A: Mostly exoplan, but I start all my planning in DentalCAD because my rehabilitation concept focuses on the tooth first and then the implant. What I truly value in exocad is the possibility to move freely between platforms and access thousands of prosthetic and surgical components.
What I truly value in exocad is the possibility to move freely between platforms and access thousands of prosthetic and surgical components.
Q: How has working with exocad software changed your work?
A: The most important change in my workflow is predictability when planning large rehabilitations. I also appreciate the easy interaction between my team and the laboratory technicians by sharing the digital patient information with dentalshare.
Q: What is one of your favorite exocad software features?
A: The graphic environment, the response speed, and the design tools combined with the facial scanning.
Q: How do you see the future of dentistry evolving?
A: Artificial intelligence will be the big change. AI, together with the advancement and evolution of diagnostic imaging systems and their maximum resolution CBCTs, will allow us with a single shot to digitize the entire patient with a precision similar to that of an intraoral scanner. We’ll be able to digitally separate hard tissues from soft tissues with more precision and be able to fully design rehabilitations on that single analysis.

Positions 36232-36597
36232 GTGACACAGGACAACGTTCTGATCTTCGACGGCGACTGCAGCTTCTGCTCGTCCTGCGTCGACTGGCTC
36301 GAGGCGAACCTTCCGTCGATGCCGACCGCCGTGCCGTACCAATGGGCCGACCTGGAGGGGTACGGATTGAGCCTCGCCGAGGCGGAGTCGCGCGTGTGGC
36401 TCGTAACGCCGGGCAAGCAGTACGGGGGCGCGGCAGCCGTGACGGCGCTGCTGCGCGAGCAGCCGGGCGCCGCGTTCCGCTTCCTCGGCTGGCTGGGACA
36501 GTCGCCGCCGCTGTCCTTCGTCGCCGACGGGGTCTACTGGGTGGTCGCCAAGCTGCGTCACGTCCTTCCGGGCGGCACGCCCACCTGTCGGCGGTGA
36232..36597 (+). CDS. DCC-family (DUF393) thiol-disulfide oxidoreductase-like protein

Marcelo says playing the saxophone helps him unwind.
Q: Ok, time for some get-to-know-you questions. What’s your favorite song at the moment?
A: “Linked” by Bonobo.
Q: I heard that you played saxophone in a band. Can you tell me about that?
A: Saxophone has been my favorite instrument since I started playing about 30 years ago. It’s my hobby along with growing, collecting and exhibiting bonsai trees.
Q: What's your favorite tooth and why?
A: I like the mandibular first molars for their morphology—their cusps and ridges that resemble mountain terrain. I like the action and function they have in chewing, and the resistance to the forces that are subjected to it.
Q: If you could give advice to your younger self, what would it be?
A: Don't miss out on any opportunity to learn about what you like the most. That way you can do something you love and turn work into pleasure.
Q: If exocad was an animal, what would it be?
A: An octopus because it is very intelligent and can adapt to different platforms.
Q: One word for exocad?
Dr. Marcelo Pérez Giugovaz is a dentist specializing in implantology, guided surgery, prosthetic rehabilitation, digital dentistry and CAD/CAM systems. He is the director of Perez Giugovaz Dental Clinics and Perez Giugovaz Training Center, along with his co-director Dr. Adriana Giugovaz, in Buenos Aires, Argentina, and Valencia, Spain. Marcelo is the director of the Diploma in Digital Dentistry at the Catholic University of Córdoba, Argentina, and a professor at the National University of Córdoba Argentina, at the Rey Juan Carlos University in Madrid, Spain, and at the Catholic University of Murcia UCAM, Spain. He is an exocad influencer and collaborates in the development of exoplan as a beta tester. You can follow Marcelo’s work on Instagram.